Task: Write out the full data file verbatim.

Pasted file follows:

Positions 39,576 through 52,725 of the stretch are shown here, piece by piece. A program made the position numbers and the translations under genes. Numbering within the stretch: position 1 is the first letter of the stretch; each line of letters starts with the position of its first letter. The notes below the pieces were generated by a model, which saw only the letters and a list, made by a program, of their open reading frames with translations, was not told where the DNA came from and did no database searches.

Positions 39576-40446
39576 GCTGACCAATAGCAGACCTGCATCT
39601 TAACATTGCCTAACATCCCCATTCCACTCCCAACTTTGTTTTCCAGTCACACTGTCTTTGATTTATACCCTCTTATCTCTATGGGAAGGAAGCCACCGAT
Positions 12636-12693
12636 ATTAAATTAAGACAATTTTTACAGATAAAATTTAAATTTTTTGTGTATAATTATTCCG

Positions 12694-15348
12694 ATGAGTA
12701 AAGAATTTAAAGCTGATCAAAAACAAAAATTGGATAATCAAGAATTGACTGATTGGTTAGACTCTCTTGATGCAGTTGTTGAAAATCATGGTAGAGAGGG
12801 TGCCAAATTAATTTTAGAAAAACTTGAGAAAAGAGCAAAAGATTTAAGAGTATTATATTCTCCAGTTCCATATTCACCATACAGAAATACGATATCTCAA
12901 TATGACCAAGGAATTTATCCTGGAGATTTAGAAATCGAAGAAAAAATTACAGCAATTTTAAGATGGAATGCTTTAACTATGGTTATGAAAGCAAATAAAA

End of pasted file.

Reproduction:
Positions 39,576 through 52,725 of the stretch are shown here, piece by piece. A program made the position numbers and the translations under genes. Numbering within the stretch: position 1 is the first letter of the stretch; each line of letters starts with the position of its first letter. The notes below the pieces were generated by a model, which saw only the letters and a list, made by a program, of their open reading frames with translations, was not told where the DNA came from and did no database searches.

Positions 39576-40446
39576 GCTGACCAATAGCAGACCTGCATCT
39601 TAACATTGCCTAACATCCCCATTCCACTCCCAACTTTGTTTTCCAGTCACACTGTCTTTGATTTATACCCTCTTATCTCTATGGGAAGGAAGCCACCGAT
Positions 12636-12693
12636 ATTAAATTAAGACAATTTTTACAGATAAAATTTAAATTTTTTGTGTATAATTATTCCG

Positions 12694-15348
12694 ATGAGTA
12701 AAGAATTTAAAGCTGATCAAAAACAAAAATTGGATAATCAAGAATTGACTGATTGGTTAGACTCTCTTGATGCAGTTGTTGAAAATCATGGTAGAGAGGG
12801 TGCCAAATTAATTTTAGAAAAACTTGAGAAAAGAGCAAAAGATTTAAGAGTATTATATTCTCCAGTTCCATATTCACCATACAGAAATACGATATCTCAA
12901 TATGACCAAGGAATTTATCCTGGAGATTTAGAAATCGAAGAAAAAATTACAGCAATTTTAAGATGGAATGCTTTAACTATGGTTATGAAAGCAAATAAAA